Sociology deals with how society and social groups—as opposed to individual variations, which are explored by psychology—affect people. In Outliers, Gladwell challenges the concept many people hold that success is won by individual characteristics that one is born with, such as being born a genius.
For example, Gladwell credits many successful people's success to their fortunate circumstances in being able to practice or work for a much longer time, earlier on, than most other people could. For instance, The Beatles had a lucky break, being invited to play in Hamburg for eight hours a day, seven days a week, which is much more than the amount of time a normal musician would have to practice. Similarly, luck made it so that Bill Joy, a renowned programmer, randomly had access, by virtue of where he worked, to one of the only well-equipped computer labs in the U.S. at the time. The success of these two entities, according to Gladwell, is not because of individual variation, but random fortune.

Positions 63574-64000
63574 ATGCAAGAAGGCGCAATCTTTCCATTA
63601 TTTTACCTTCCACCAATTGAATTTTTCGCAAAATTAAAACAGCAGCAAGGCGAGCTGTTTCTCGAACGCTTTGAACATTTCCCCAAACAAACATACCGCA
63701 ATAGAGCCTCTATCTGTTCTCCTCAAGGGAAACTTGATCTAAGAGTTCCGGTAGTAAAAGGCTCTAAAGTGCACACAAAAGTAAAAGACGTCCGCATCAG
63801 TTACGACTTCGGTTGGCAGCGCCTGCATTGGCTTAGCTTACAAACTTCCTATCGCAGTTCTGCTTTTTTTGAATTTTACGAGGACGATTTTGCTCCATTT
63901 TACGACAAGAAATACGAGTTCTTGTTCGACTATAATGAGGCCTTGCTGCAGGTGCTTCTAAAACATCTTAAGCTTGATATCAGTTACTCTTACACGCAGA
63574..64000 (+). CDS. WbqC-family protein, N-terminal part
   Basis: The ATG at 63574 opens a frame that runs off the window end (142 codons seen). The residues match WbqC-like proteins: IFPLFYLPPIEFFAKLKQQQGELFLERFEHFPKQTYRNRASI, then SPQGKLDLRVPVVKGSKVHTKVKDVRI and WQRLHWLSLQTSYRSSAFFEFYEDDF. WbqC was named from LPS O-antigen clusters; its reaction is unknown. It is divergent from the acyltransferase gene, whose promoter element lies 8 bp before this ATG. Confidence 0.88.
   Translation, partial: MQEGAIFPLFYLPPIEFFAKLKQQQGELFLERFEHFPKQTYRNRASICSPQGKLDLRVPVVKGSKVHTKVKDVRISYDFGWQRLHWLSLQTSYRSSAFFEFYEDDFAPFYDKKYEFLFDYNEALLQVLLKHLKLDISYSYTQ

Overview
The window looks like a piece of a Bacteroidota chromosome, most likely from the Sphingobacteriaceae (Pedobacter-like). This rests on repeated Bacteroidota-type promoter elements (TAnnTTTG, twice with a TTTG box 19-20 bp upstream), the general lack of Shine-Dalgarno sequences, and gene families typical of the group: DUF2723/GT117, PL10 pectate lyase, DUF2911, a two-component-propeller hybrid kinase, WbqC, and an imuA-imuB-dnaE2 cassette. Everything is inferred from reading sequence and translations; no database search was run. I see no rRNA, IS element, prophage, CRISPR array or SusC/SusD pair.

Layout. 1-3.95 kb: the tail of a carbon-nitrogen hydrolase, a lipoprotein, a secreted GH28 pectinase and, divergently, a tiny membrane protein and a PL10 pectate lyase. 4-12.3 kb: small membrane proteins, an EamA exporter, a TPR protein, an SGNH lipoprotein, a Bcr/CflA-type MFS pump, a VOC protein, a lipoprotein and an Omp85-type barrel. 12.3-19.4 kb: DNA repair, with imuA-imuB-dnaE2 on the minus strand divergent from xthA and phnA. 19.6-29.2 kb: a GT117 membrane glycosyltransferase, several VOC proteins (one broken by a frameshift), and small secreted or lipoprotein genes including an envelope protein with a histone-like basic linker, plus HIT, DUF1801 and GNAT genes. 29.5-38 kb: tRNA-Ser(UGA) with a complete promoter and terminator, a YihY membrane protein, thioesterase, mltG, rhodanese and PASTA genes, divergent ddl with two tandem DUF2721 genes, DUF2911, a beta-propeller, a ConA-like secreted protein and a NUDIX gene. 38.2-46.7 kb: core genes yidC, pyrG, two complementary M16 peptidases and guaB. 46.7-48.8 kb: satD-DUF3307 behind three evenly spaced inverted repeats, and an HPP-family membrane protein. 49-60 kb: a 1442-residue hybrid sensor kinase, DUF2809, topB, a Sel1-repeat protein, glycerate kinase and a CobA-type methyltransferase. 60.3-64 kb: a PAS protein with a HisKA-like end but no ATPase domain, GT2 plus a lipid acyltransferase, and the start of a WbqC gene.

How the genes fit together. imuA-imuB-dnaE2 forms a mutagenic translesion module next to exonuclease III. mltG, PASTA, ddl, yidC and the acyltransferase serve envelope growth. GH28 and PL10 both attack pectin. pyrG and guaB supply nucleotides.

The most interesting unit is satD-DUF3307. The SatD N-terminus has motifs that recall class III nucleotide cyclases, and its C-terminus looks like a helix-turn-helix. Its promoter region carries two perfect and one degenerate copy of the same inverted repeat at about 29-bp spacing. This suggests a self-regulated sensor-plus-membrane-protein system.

Thus, an outlier is not necessarily individually responsible for his or her success, as psychology might predict. The sociological perspective is that other social forces and factors (many luck- or social-movement-based) contribute to that success.